Does any music form have as curatorial approach to its own history as punk? In many ways that is understandable, as the graphic art that came out of the punk movement is as interesting as most of the music, while many of the scene’s key movers always saw themselves as part of a cultural avant-garde that went back to the Symbolists and still wish to emphasise that. One of the most prominent of these voices is Jon Savage, and he has co-curated an exhibition at the Hayward Gallery on punk called Someday All The Adults Will Die.
Despite punk now being nearly 40 years old and having been curated like a dead horse for several decades, it still has a visceral and visual appeal to many – and not necessarily the people you may expect. When I visited the gallery, most of my fellow visitors appeared to be in their 20s: this was clearly not simply an excuse for a nostalgic wander back through adolescence by men suffering a mid-life crisis. The kids dug it.
It’s a wide-ranging exhibition, with sections devoted to seven-inches, cassettes, posters, flyers and fanzines, including Savage’s own London’s Outrage.
My favourite stuff tended to be the less predictable such as pre-punk items involving the Diggers, who co-existed awkwardly with the hippies in San Francisco in 1966 and 1967, as these mimeographs demonstrate.
There was also items reflecting Savage’s fascination with Situationism, including this King Mob poster. Malcolm McLaren was loosely affiliated to King Mob.
I also liked the items relating to Suburban Press, the witty and brilliant pre-punk/Situationist publishing house created by Jamie Reid.
And, finally, I loved the handful of contemporary examples demonstrating how the mainstream tried to cash-in on punk with things like a punk-themed horoscope magazine and punk pulp fiction. Such money-grabbing tactics, it must be noted, have since been refined somewhat…
Someday All The Adults Will Die is at the Hayward until November 4.
Posted in Art, Books, Counterculture, Exhibitions, Music, Nostalgia, Photography, Politics, Sex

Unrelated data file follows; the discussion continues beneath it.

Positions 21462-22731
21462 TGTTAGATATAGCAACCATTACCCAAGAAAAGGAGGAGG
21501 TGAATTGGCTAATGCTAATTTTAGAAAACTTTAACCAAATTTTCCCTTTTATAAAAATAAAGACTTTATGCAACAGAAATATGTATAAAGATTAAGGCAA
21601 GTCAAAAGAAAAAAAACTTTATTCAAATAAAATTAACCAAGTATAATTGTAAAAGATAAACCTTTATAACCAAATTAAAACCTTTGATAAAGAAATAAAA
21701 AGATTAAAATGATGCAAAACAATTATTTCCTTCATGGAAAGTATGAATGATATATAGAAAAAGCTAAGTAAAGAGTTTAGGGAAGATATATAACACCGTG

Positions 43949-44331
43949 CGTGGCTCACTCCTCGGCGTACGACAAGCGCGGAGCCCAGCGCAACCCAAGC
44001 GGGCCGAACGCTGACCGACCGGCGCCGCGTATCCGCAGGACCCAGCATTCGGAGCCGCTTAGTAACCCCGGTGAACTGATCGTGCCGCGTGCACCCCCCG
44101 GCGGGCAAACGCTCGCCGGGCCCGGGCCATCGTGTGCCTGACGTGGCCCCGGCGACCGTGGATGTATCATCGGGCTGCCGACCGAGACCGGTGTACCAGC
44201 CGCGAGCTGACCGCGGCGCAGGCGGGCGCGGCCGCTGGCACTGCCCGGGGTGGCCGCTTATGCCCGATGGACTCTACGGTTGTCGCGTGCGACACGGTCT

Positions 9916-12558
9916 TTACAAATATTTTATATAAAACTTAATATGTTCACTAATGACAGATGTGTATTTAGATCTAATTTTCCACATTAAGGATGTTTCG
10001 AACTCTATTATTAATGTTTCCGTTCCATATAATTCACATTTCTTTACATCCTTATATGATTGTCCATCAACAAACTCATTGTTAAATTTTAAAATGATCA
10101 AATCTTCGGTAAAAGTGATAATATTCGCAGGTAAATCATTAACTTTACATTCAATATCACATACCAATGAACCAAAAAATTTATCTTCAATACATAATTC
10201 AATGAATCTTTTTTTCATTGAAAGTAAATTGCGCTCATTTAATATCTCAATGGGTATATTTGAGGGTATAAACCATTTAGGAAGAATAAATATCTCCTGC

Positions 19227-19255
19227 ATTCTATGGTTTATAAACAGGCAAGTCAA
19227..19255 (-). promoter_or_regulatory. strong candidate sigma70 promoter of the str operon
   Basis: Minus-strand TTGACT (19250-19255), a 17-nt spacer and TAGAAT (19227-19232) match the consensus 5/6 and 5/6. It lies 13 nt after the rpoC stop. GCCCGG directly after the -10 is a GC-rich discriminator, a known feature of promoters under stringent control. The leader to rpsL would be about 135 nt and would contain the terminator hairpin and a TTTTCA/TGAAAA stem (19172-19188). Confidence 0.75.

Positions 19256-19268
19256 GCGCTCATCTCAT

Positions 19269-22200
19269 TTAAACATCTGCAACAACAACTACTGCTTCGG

Tagged counterculture, Hayward, Jon Savage, London's outrage. King Mob. Diggers, music, punk
Lovers of London urban landscape, lost rivers, photography and, for want of a better word, psychogeography, should be aware of a forthcoming exhibition, From The Westbourne To The Wandle at Maggs Bros gallery.
Curated by counterculture bookdealer Carl Williams, this brings together the work of two London photographers and writers, Jon Savage and SF Said. Savage is best known as a music writer, but in 1977, inspired by JG Ballard, he set out to photograph the urban wastelands of West London, taking a sequence of stunning black and white pictures of the lost land beneath the Westway.
He has written, ‘In its emptiness, austerity and gloom, it is an interzone waiting for something to happen, for the beasts to be unleashed. This was how London felt at the time: coming, coming, coming down – like a speed hangover merging into an apocalypse. But in there was also a sense of possibility that new ways of thinking might grow from this emptiness – like the scented buddleia on the bombsites.’
SF Said’s picture were taken for last year’s excellent Lost London Rivers book. Said shoots on Polaroid, which he describes as like a ‘photographic time machine’ and says he wants to ‘capture the dreams that a place might have of itself, or the memories that it stores under layers of time’.
He uses expired film, which can create strange, mesmeric effects and explains ‘as their chemical layers decay, they start to produce strange flame-like swirls and flickering light leaks that go even further into dreamlike realms. These hallucinatory effects are unpredictable and random; sometimes they ruin a picture. But when you’re lucky and it all comes together, I think they give you something magical that you could never get any other way.’
The exhibition is at the gallery at Maggs Bros, 50 Hays Mews, W1J 5QJ from March 22 to April 19.
Posted in Architecture, Art, Books, Counterculture, Exhibitions, London, Photography, Secret London, Subterranean London
Tagged abandoned london, Carl Williams, Jon Savage, lost rivers, Maggs Bros, photography, psychogeography, sf said, urban landscape, Westway